The Dynamic Design Analysis Method (DDAM) is a methodology developed by the U.S. Navy for testing shock loading from underwater explosions. Both Altair HyperWorks and SOLIDWORKS Simulation Premium contain the capability to test your designs using this method. In this blog, we’ll compare Altair HyperWorks vs. SOLIDWORKS Simulation and look at key features from both tools so you can decide which tool is best for you.
In order to run an analysis using DDAM, the following four steps must be completed in the following order:
- Modal Analysis
- Shock Load Generation (HyperWorks ONLY!)
- Response Spectrum Analysis
- Results Reporting
Step 1: Modal Analysis
Both HyperWorks and SOLIDWORKS Simulation can calculate resonant frequencies and mass participations. Below are the modal results of the same 3’ x 4’ aluminum sheet mounted on the deck of a ship.
With the same geometry and setup, the results will be roughly equivalent between these two tools.
Many users may find that it’s easier to make design changes and run these studies in SOLIDWORKS Simulation due to its CAD-embedded interface. On the other hand, if models are large, some of the advanced meshing features in HyperWorks can help you save time overall.
Step 2: Shock Load Generation (HyperWorks ONLY!)
After you retrieve the modal analysis results from the previous step you must then use these results to generate a shock load. HyperWorks gives you a special utility to generate the shock load using the DDAM utility shown below.
Since this utility is not available in SOLIDWORKS Simulation, resourceful Simulation users will need to consult the equations listed in the NRL Memorandum Report 1396 in order to generate their shock loads.
Step 3: Response Spectrum Analysis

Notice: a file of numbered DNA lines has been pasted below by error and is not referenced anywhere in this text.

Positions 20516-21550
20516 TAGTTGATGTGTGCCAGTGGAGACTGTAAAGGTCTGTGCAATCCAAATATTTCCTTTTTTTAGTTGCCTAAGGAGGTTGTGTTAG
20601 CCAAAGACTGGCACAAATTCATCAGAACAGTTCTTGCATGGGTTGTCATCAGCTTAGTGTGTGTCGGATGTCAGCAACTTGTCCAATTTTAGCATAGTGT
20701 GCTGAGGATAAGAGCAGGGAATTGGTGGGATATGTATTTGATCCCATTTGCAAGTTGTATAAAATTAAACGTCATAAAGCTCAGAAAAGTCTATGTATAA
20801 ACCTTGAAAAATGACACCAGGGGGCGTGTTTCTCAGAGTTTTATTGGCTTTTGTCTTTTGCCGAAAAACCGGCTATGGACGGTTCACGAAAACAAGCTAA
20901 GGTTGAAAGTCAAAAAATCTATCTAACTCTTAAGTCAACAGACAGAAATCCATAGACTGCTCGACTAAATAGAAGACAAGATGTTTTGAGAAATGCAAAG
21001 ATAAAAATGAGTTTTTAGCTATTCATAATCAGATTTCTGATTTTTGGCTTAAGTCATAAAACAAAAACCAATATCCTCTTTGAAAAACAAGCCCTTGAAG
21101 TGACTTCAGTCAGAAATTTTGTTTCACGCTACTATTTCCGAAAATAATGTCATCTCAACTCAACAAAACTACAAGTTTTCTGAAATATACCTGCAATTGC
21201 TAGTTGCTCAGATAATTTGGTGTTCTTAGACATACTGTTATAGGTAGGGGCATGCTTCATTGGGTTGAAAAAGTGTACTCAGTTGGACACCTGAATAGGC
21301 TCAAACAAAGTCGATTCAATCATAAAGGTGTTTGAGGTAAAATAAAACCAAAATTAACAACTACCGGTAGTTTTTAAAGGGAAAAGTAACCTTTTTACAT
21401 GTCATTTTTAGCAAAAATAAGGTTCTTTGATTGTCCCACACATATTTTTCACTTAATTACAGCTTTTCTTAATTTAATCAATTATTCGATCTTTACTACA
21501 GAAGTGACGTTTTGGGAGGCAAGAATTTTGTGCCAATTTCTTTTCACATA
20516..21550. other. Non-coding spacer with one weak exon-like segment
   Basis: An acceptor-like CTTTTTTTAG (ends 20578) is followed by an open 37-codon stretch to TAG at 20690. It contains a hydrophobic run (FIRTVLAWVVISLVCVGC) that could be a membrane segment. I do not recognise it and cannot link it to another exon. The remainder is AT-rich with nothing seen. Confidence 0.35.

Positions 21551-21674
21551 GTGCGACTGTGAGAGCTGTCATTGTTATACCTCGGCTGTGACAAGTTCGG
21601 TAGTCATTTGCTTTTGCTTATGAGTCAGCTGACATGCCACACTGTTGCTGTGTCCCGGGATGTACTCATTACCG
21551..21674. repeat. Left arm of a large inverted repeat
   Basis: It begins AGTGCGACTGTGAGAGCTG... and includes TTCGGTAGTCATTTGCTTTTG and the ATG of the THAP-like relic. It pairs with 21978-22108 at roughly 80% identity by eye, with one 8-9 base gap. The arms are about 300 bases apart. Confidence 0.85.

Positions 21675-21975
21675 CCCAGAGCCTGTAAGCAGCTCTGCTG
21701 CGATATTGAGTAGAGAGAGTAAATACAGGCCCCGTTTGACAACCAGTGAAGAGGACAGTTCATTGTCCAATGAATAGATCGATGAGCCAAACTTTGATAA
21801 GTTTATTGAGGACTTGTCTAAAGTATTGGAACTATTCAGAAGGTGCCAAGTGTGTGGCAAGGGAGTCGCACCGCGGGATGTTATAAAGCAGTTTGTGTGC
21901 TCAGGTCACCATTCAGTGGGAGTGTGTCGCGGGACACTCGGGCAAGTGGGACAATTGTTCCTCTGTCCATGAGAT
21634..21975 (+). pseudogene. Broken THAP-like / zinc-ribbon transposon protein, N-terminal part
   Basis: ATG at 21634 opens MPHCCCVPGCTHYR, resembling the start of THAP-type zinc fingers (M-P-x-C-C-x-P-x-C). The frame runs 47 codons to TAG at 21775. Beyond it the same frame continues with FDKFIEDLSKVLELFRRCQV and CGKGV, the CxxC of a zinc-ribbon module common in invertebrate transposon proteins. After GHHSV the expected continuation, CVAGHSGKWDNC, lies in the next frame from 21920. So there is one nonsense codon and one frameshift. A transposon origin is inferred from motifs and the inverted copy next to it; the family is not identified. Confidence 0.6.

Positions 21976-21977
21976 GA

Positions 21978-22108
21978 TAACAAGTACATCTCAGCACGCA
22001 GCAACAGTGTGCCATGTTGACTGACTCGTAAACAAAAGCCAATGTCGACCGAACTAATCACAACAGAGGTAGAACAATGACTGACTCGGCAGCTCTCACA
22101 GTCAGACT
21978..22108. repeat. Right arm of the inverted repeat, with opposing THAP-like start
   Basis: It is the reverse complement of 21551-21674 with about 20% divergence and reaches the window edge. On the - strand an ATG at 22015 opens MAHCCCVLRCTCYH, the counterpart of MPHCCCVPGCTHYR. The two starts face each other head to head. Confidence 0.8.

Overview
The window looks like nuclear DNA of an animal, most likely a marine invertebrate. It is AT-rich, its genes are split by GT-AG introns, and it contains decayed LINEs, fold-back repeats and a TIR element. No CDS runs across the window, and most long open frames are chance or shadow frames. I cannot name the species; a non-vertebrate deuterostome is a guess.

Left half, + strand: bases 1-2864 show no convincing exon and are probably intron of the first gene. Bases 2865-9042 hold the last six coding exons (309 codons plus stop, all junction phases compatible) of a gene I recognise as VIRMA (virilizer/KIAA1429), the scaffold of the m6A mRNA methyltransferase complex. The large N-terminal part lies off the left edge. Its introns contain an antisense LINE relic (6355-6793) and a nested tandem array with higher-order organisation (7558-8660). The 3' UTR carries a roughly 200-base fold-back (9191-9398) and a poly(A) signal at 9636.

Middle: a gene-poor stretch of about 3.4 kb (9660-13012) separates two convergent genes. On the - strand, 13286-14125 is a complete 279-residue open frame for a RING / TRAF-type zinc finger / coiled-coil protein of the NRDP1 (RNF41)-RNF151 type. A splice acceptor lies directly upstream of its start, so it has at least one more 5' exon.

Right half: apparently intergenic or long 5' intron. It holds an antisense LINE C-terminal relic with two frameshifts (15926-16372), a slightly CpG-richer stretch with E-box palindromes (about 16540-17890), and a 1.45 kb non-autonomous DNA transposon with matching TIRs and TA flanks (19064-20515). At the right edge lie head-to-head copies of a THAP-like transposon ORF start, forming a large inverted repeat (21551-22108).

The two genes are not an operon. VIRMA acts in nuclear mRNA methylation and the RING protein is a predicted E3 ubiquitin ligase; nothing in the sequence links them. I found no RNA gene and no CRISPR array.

Once you have your shock load, you can now use this load to run a Response Spectrum Analysis and measure peak stresses and deflections. Since SOLIDWORKS Simulation cannot generate the shock load spectrum from the previous step, I created a spreadsheet that would create the spectrum.
As expected, the results from running this final study look practically identical between both tools.
Step 4: Results Reporting
Both software packages are capable of producing results that should satisfy the requirements of DI-ENVR-81030.
On the other hand, some further degree of customization of the SOLIDWORKS Simulation results and exports will likely be needed to make sure the data is recognized, and the requirements are completely satisfied. SOLIDWORKS Simulation can export a printout of the input data (SS_Sample.DAT) in several formats to include details like node point locations.
Nodal forces and connector forces may be missing from these exports and may need to be exported manually from some plots in the SOLIDWORKS Simulation interface.
Altair HyperWorks vs. SOLIDWORKS Simulation Summary
In summary, Altair HyperWorks has several advantages over SOLIDWORKS Simulation nearly every step of the way. The table below summarizes a few of those key advantages.
The comprehensive suite of tools available with Altair HyperWorks allows users to run their analysis using DDAM from start to finish. The DDAM utility is a great bonus for users who don’t want to wrestle with determining their shock loads. Some of the advanced results reporting capability give users flexibility when it comes to submitting their results.
Also, Altair’s suite of tools allows users to run shape optimizations on their DDAM projects. Due to many of these advantages, GoEngineer recommends Altair HyperWorks to your team if you plan on using DDAM on your designs.
For users who are ok with generating their own shock loads and who prefer the intuitive SOLIDWORKS environment, SOLIDWORKS Simulation Premium can also do the job. This tool makes it easy to test design changes since studies can be automatically re-meshed and re-run after using SOLIDWORKS to change features and dimensions in your model.
Would SOLIDWORKS Simulation or Altair HyperWorks benefit your organization? Fill out the form below and a Simulation Expert from GoEngineer will contact you shortly.